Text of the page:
Lake Erie is famous for being a rough lake and she showed us all sides of her devious self. Our very first day on the lake out of Erie Basin near Buffalo, NY she proceeded to bash us with her square waves (tall waves with very little distance between each wave). Our route took us 33-nautical miles to Dunkirk NY. We felt every one of those 33 miles with 4-foot waves and 24 knot winds on our nose.
The bashing shook our grill off the rail – the propane line saved it from going into the drink but it left a few scratches on the aft paint where it lodged between the dinghy on its davits and the back of the boat. At the end of day, we were treated to a happy hour aboard First Forty, a trawler that had been ahead of us at the Smith Boys dock in North Tonawanda.
The next morning, Erie showed another of her multiple personalities by being completely calm. We took advantage of her capriciousness nature and changed our destination from Erie PA to Geneva OH traveling just over eleven hours and covering 85 nautical miles.
If you’re wondering why we were pushing so hard, we finally decided that our new boat desperately needed some Gozzard Therapy – the tender loving care that can only be obtained by taking her home to the Gozzard family in Goderich Ontario on Lake Huron.
The Final Grill Bash
On the third day, July 12, the forecast called for 1-2-foot seas. We optimistically set our course for Put-in-Bay in the Bass Islands and another 85-nautical mile day. Lake Erie had other plans for us. The seas were 3-4 feet with an occasional six-footer thrown in for good measure. Just to make sure we were on our toes. Two hours into the bash the grill broke off its support completely.
We changed our destination and landed at the Mentor Harbor Yacht Club after just four hours of Erie’s not-so-tender mercies. As for the grill – Dan really wanted an excuse to buy a different grill. Lake Erie gave him the excuse he needed.
I do have to say if you have to get stuck somewhere, Mentor Harbor (NE of Cleveland) is a good place to get stuck. If you stay two-nights, the second night is free. And they have a restaurant, a pool, and laundry. I sat poolside drinking a rum concoction while waiting for the laundry to get done and watching a bunch of kids do laps under the strict supervision of a demanding young swim instructor named Jack. I really have no idea whether his name was Jack. His t-shirt said “You don’t know Jack” on the back so I figured he must be Jack. He showed no mercy making them repeat laps and other assorted drills that made me reach for my drink just to get relief.
Leaving the grill in their dumpster, we departed Mentor Harbor at 7AM on July 14 heading for Put-in-Bay. By 10AM we had large breaking waves on our side (some drenching us and the cockpit) and 19 knot winds
on our nose. Lake Erie at her finest. We had not planned on crossing into Canada just yet, but by changing our direction we were able to take advantage of the winds and raise a couple of sails to help smooth the ride.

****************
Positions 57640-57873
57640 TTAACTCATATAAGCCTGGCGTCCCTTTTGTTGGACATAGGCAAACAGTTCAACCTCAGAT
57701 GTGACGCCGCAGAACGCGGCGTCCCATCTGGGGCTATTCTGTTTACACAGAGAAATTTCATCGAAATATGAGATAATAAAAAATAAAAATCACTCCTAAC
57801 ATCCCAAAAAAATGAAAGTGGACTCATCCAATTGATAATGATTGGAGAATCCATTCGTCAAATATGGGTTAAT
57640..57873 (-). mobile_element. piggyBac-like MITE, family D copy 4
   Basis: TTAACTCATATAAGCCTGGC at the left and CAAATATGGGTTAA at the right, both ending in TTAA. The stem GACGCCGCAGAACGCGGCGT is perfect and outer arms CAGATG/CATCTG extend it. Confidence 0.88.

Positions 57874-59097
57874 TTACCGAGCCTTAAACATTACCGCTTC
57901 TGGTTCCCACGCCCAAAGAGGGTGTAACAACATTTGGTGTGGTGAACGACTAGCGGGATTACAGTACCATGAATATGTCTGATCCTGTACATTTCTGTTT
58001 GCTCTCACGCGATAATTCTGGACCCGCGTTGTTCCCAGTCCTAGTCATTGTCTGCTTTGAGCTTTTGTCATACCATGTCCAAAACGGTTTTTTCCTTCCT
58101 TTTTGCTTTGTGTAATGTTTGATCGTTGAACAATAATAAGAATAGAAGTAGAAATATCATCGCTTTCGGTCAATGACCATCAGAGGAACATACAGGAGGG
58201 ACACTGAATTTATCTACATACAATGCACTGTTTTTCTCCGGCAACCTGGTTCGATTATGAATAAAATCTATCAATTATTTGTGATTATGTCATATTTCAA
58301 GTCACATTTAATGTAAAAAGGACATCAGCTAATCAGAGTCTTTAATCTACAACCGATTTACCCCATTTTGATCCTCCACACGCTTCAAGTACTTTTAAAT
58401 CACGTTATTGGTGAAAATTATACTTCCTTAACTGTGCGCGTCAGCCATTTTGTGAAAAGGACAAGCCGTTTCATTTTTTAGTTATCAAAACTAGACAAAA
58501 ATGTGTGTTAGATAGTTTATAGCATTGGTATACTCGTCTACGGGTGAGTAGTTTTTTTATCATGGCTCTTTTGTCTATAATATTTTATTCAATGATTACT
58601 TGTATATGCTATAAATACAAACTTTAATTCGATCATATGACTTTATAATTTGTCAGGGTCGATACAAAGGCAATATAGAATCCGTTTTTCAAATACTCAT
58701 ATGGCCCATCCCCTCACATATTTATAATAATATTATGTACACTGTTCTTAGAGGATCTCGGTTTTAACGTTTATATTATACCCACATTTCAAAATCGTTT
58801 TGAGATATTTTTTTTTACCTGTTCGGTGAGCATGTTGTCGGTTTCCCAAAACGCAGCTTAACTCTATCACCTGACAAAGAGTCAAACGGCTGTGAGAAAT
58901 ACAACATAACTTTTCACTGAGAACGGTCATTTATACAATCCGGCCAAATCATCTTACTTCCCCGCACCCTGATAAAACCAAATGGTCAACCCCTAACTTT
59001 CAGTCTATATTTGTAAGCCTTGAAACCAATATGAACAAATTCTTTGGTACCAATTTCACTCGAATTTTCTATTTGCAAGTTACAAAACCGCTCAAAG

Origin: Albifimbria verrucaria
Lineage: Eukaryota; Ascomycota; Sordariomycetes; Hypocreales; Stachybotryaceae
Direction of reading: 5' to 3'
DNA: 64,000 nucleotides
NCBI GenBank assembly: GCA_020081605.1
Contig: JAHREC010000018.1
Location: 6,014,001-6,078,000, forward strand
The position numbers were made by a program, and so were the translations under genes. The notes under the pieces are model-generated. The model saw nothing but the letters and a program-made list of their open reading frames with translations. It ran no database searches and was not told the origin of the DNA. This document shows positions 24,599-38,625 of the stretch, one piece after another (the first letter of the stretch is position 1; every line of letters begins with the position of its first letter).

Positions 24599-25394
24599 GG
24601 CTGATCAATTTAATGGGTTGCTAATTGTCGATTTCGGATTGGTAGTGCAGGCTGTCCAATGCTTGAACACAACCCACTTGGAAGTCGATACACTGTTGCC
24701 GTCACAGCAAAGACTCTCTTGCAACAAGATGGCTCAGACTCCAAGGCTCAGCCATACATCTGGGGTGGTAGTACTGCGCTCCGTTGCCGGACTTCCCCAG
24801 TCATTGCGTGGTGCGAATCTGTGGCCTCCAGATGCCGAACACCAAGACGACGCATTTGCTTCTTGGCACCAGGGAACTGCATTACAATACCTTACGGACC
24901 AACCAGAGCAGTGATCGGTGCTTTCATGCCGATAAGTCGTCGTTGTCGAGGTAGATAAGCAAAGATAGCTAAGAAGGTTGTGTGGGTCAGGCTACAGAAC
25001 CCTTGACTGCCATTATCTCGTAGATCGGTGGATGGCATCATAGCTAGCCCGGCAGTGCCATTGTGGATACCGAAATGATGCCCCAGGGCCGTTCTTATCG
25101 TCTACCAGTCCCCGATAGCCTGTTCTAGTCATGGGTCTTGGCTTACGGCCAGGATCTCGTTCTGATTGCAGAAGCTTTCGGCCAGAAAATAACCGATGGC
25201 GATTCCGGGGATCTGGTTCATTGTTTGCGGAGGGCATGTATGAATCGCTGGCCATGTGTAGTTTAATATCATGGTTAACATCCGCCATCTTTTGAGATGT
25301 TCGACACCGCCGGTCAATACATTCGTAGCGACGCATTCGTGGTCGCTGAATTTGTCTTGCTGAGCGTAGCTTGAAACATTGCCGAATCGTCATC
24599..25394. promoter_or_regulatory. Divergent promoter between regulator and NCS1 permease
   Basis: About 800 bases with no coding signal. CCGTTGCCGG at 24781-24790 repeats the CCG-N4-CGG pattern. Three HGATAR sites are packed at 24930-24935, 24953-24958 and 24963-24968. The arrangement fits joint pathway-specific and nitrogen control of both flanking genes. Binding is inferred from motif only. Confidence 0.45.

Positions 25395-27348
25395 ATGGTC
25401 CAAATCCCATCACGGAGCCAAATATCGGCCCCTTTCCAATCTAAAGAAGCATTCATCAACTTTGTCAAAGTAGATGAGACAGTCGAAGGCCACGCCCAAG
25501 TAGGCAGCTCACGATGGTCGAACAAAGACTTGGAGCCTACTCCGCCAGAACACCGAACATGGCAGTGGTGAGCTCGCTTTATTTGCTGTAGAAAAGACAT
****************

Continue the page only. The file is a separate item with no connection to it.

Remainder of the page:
We arrived at Pelee Island at 4:30PM just as the winds gave out. Once we cleared customs I got to scale the mast and attach our flag halyards so we could be gracious guests and fly our Canadian courtesy flag.
One More Pump
On the maintenance side – the water pump supplying fresh water in the boat decided we really didn’t need fresh water. Fortunately, we had purchased a spare last fall and Dan installed it before we departed the next morning. Thus far, that makes four water pumps replaced since taking ownership ☹.
Even with our late start, we managed to make it from Pelee Island to Windsor Ontario on the Detroit River by 8:30pm. At about 6PM, the engine faltered and we shut it off instantly. It had sounded like it wasn’t getting fuel but we had filled the main tank back in Geneva. As our fuel gauge was not working we had been estimating usage but had been confident that we had plenty to get to Windsor. Dan switched to the reserve tank and with a couple of hiccups, the engine fired up. Apparently, our bashing into the wind and waves on Lake Erie had doubled our fuel consumption!
We cruised past Detroit and tied up to a dock at the Lakeview Park Marina on the north edge of Windsor, ON with less than an hour of daylight to spare. The next morning, we refueled, got a pumpout and set out across Lake St. Clair staying along the edge of the shipping channel.
We had a number of encounters with Lakers and Salties including one where two were meeting in the narrow St. Clair River at the same time as passing us – we moved over as far as we dared but it happened where the water depth next to the channel was about 2 feet.
We arrived in Sarnia at the start of the St. Clair River after enduring some heavy rains. We enjoyed a couple of Manhattans with dinner at the dockside restaurant. A sense of relief spreading over us with each sip as we realized the Lake Erie Bash was behind us, Lake Huron was less than a mile away and we would be in Goderich within a day. We shared a toast to celebrate how far we had traveled and to pending resolution of key boat issues – properly!
July 16, 2017 Sarnia Ontario 42°58.873’N 82°24.586’W 997.6 Nautical Miles